Radiographers’ Professional Competence : Development of a context-specific instrument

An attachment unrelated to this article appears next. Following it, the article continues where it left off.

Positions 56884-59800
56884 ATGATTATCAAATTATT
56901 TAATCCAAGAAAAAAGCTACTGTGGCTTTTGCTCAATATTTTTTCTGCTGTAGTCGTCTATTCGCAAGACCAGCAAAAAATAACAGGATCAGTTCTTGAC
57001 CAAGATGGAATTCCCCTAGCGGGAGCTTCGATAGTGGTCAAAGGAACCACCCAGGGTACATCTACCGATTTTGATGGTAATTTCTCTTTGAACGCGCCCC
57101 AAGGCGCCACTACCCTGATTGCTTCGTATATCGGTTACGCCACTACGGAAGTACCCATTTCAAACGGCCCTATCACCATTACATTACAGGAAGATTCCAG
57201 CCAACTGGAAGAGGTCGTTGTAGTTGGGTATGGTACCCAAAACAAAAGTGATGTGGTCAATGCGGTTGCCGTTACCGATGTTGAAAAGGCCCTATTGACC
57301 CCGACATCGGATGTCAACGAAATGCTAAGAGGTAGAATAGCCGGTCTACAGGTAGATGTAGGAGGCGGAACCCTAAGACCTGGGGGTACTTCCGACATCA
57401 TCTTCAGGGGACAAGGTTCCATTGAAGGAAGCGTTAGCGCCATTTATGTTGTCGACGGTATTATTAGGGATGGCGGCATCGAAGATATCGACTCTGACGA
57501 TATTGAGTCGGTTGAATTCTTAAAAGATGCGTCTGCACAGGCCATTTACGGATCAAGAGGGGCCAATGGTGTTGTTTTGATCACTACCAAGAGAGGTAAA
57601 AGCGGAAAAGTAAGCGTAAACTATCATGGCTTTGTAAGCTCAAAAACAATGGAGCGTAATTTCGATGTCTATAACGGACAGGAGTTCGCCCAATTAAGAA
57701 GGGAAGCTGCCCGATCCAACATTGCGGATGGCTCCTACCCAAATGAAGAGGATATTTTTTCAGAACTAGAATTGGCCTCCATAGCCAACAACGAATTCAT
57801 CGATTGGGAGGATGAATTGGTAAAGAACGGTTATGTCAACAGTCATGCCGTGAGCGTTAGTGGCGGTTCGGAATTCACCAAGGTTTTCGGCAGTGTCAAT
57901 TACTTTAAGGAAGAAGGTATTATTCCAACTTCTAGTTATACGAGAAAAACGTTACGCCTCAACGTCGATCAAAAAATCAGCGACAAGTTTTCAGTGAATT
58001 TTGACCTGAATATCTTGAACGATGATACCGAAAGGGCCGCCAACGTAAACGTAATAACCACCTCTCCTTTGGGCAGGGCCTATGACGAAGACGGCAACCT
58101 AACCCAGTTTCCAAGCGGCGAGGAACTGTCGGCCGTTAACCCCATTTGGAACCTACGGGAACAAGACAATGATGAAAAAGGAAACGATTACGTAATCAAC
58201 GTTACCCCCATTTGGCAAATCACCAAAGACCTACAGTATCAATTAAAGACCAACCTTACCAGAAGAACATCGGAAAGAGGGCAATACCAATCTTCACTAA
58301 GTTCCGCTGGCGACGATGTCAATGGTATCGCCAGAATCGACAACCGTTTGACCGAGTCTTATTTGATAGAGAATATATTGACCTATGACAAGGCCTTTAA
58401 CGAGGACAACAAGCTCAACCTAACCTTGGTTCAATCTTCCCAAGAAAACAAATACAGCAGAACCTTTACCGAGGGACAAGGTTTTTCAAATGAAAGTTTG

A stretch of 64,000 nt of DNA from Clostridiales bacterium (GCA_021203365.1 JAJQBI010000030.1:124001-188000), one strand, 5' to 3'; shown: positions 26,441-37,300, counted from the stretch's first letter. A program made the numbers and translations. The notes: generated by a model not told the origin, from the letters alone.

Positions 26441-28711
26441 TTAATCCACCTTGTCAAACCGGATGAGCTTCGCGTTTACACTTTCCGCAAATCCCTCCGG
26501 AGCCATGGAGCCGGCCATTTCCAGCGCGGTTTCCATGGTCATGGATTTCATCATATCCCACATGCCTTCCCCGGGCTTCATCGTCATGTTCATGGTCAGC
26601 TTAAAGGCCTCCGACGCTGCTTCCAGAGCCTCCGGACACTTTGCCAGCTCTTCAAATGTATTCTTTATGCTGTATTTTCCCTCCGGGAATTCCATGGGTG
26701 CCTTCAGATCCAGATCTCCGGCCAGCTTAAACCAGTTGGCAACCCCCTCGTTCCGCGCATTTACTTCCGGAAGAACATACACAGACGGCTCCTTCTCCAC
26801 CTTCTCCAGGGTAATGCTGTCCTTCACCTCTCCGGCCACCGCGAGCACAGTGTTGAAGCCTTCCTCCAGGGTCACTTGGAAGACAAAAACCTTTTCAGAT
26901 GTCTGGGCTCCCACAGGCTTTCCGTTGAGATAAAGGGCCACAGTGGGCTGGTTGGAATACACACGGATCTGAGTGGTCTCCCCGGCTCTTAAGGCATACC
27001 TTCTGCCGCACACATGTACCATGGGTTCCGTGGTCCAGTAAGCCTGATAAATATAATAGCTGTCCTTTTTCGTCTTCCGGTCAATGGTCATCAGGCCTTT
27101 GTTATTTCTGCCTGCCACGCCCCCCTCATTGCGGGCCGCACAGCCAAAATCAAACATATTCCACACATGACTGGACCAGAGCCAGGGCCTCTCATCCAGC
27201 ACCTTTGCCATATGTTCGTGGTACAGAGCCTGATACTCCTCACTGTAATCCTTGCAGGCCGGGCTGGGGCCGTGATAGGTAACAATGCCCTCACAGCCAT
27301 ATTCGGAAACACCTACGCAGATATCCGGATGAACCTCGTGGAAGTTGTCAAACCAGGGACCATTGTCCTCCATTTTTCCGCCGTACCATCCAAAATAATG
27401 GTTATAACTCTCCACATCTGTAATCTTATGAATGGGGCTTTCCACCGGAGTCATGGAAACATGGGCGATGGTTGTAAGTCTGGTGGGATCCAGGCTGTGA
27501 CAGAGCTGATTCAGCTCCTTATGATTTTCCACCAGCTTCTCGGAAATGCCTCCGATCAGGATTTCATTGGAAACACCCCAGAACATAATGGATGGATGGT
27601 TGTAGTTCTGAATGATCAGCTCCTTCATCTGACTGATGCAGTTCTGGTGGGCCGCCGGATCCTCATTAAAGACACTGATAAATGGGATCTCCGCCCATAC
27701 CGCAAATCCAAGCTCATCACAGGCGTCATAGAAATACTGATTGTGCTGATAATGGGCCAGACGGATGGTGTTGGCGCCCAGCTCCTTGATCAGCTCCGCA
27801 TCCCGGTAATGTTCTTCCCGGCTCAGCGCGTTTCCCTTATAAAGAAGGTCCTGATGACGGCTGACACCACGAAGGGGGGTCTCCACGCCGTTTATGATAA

Abstract: Aims: The overall aim of this thesis was to explore and describe radiographers‟ professional competence based on patients‟ and radiographers‟ experiences and to develop a context-specific instrument to assess the level and frequency of use of radiographers‟ professional competence.Methods: The design was inductive and deductive. Both qualitative and quantitative methods were used. The data collection methods comprised interviews (Studies I-II) and questionnaires (Studies III-IV). The subjects were patients in study I and radiographers in studies II-IV. In study I, 17 patients were interviewed about their experiences of the encounter during radiographic examinations and treatment. The interviews were analysed using qualitative content analysis. In study II, 14 radiographers were interviewed to identify radiographers‟ areas of competence. The critical incident technique was chosen to analyse the interviews. Studies III and IV were based on a national cross-sectional survey of 406 randomly selected radiographers. Study III consisted of two phases; designing the Radiographer Competence Scale (RCS) and evaluation of its psychometric properties. A 42-item questionnaire was developed and validated by a pilot test (n=16) resulting in the addition of 12 items. Thus the final RCS comprised a 54-item questionnaire, which after psychometric tests was reduced to 28 items. In study IV, the 28-item questionnaire served as data. The level of competencies was rated on a 10-point scale, while their use was rated on a six-point scale.Results: In study I, the female patients‟ comprehensive understanding was expressed as feelings of vulnerability. The encounters were described as empowering, empathetic, mechanical and neglectful, depending on the radiographers‟ skills and attitudes. Study II revealed two main areas of professional competence, direct patient-related and indirect patient-related. The first focused on competencies in the care provided in close proximity to the patient and the second on competencies used in the activities of the surrounding environment. Each of the two main areas was divided into four categories and 31 sub-categories that either facilitated or hindered good nursing care. In study III the analysis condensed the 54-item questionnaire in two steps, firstly by removing 12 items and secondly a further 14 items, resulting in the final 28-item RCS questionnaire. Several factor analyses were performed and a two factor-solution emerged, labelled; “Nurse initiated care” and “Technical and radiographic processes”. The psychometric tests had good construct validity and homogeneity. The result of study IV demonstrated that most competencies in the RCS received high ratings both in terms of level and frequency of use. Competencies e.g. „Adequately informing the patient‟, „Adapting the examination to the patient‟s prerequisites and needs‟ and „Producing accurate and correct images‟ were rated the highest while „Identifying and encountering the patient in a state of shock‟ and „Participating in quality improvement regarding patient safety and care‟ received the lowest ratings. The total score of each of the two dimensions had a low but significant correlation with age and years in present position. The competence level correlated with age and years in present position in both dimensions but not with the use of competencies in the “Nurse initiated care” dimension.Conclusion: This thesis has shown that professional competence is important in the encounter between patient and radiographer. It has also demonstrated that radiographers‟ self-rated professional competence is based on nursing, technological and radiographic knowledge. From a radiographer‟s perspective, „Nurse initiated care‟ and „Technical and Radiographic processes‟ are two core dimensions of Radiographer Competence Scale. The 28-item questionnaire regarding level and frequency of use of competence is feasible to use to measure radiographers‟ professional competence.
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